9 Our prayers for anointed Christians and for their “other sheep” companions give evidence of our concern for God’s organization. (John 10:16) Paul asked fellow worshippers to pray so that ‘ability to speak might be given him to make known the sacred secret of the good news.’ (Eph. 6:17-20) Do we personally pray for other Christians in that way?

10. Praying for others may have what effect on us?

10 Praying for others may change our attitude toward them. If we are not particularly fond of a person but we pray for him, how can we be unloving toward that person? (1 John 4:20, 21) Prayers of this kind are upbuilding and promote unity with our brothers. Moreover, such prayers indicate that we have Christlike love. (John 13:34, 35) That quality is part of the fruitage of God’s spirit. Do we individually pray for holy spirit, asking Jehovah to help us display its fruitage of love, joy, peace, long-suffering, kindness, goodness, faith, mildness, and self-control? (Luke 11:13; Gal. 5:22, 23) If so, our words and deeds will show that we are walking and living by spirit.​—Read Galatians 5:16, 25.

11. Why would you say that it is proper to ask others to pray for us?

11 If we learn that our children are being tempted to cheat on tests at school, we should pray for them and also give them  Scriptural help so that they will act honestly and will not do anything wrong. Paul told Christians in Corinth: “We pray to God that you may do nothing wrong.” (2 Cor. 13:7) Humble prayers of that kind please Jehovah and speak well of us. (Read Proverbs 15:8.) We can ask that others pray for us, even as the apostle Paul did. “Carry on prayer for us,” he wrote, “for we trust we have an honest conscience, as we wish to conduct ourselves honestly in all things.”​—Heb. 13:18.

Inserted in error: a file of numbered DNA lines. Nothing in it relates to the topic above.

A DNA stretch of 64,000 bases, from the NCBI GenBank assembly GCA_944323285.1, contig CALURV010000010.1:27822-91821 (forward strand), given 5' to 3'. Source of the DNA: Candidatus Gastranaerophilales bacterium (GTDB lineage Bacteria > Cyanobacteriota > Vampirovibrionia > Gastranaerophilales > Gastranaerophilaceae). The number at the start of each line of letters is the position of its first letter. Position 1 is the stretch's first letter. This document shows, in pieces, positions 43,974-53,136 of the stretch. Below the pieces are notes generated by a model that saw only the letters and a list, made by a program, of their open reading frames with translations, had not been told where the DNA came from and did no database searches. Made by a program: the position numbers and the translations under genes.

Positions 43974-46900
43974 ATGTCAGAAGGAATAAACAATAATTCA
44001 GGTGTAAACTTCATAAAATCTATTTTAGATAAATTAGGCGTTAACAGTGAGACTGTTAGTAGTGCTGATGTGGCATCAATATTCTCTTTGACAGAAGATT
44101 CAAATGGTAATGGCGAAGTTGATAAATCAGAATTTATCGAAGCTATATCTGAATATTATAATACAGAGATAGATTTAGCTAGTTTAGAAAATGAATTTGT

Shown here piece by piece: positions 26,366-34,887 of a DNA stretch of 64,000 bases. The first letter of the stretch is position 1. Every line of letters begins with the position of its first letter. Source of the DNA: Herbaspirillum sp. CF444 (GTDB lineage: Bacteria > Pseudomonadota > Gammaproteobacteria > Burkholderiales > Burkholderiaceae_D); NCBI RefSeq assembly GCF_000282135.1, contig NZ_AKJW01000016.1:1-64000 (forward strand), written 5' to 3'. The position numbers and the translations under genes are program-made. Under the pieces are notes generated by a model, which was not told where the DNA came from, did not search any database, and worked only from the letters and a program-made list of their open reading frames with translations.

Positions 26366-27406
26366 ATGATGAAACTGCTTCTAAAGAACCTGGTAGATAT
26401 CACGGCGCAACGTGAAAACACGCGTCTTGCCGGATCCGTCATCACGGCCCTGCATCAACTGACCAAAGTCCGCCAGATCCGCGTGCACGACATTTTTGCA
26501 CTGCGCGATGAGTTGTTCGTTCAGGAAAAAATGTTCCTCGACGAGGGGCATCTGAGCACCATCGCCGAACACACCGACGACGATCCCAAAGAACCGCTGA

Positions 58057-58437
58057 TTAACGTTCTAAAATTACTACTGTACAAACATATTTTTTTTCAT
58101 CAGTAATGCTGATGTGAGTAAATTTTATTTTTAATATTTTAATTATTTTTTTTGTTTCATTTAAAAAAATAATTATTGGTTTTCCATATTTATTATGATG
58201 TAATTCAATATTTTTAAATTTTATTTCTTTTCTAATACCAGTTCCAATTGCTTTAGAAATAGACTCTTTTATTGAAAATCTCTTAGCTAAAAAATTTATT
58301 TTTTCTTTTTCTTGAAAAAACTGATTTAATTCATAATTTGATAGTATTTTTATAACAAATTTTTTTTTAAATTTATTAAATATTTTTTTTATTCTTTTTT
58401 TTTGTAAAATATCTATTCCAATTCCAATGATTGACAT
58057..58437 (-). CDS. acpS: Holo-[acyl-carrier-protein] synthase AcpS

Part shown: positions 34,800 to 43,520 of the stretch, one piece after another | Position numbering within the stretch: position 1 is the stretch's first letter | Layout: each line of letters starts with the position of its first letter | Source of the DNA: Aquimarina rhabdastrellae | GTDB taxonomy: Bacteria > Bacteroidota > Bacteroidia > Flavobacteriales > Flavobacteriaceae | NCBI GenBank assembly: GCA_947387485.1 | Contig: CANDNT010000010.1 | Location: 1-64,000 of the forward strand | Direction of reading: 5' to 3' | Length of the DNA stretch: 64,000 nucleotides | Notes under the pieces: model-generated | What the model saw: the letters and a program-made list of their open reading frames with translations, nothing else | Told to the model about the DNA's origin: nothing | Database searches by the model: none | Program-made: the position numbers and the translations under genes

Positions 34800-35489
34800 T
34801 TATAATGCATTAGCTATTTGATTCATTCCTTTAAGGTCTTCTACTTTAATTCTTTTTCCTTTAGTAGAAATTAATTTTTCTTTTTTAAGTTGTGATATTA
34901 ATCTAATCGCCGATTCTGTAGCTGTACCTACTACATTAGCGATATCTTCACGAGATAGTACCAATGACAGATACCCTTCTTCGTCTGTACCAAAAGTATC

Our Prayers Say Even More

12. What should be significant features of our prayers?

12 Do our prayers say that we are happy and zealous Witnesses of Jehovah? Are our supplications focused chiefly on compliance with God’s will, the preaching of the Kingdom message, the vindication of Jehovah’s sovereignty, and the sanctification of his name? These should be significant features of our prayers, as indicated by Jesus’ model prayer, which begins with the words: “Our Father in the heavens, let your name be sanctified. Let your kingdom come. Let your will take place, as in heaven, also upon earth.”​—Matt. 6:9, 10.

13, 14. Our prayers reveal what about us?

13 Our prayers to God reveal our motives, interests, and desires. Jehovah knows what we are inside. Says Proverbs 17:3: “The refining pot is for silver and the furnace for gold, but Jehovah is the examiner of hearts.” God sees what is in our heart. (1 Sam. 16:7) He knows how we feel about our meetings, our ministry, and our spiritual brothers and sisters. Jehovah is aware of what we think of Christ’s “brothers.” (Matt. 25:40) He knows whether we really desire what we pray for or we are merely repeating a set of words. “When praying,” said Jesus, “do not say the same things over and over again, just as the people of the nations do, for they [wrongly] imagine they will get a hearing for their use of many words.”​—Matt. 6:7.

14 Our expressions in prayer also reveal how much we rely on God. “You [Jehovah] have proved to be a refuge for me,” said David, “a strong tower in the face of the enemy. I will be a guest in your tent for times indefinite; I will take refuge in the concealment of your wings.” (Ps. 61:3, 4) When God figuratively ‘spreads his tent over us,’ we enjoy security and his protective care. (Rev. 7:15) How comforting it is to draw close to Jehovah in prayer with the conviction that he is ‘on our side’ during any test of our faith!​—Read Psalm 118:5-9.

15, 16. Prayer may help us to discern what about our desire to reach out for service privileges?

15 Honest prayer to Jehovah regarding our motives can help us to discern the truth about them. For instance, is eagerness to serve in a position of oversight among God’s people really a humble desire to be helpful and to do the most we can for the advancement of Kingdom interests? Or could it be that we want to have “the first place” or even wish to “lord it over” others? That is not the way things are to be among Jehovah’s people. (Read 3 John 9, 10; Luke 22:24-27.) If we have wrong desires, honesty in praying to Jehovah God can expose them and help us  to change before they become firmly entrenched.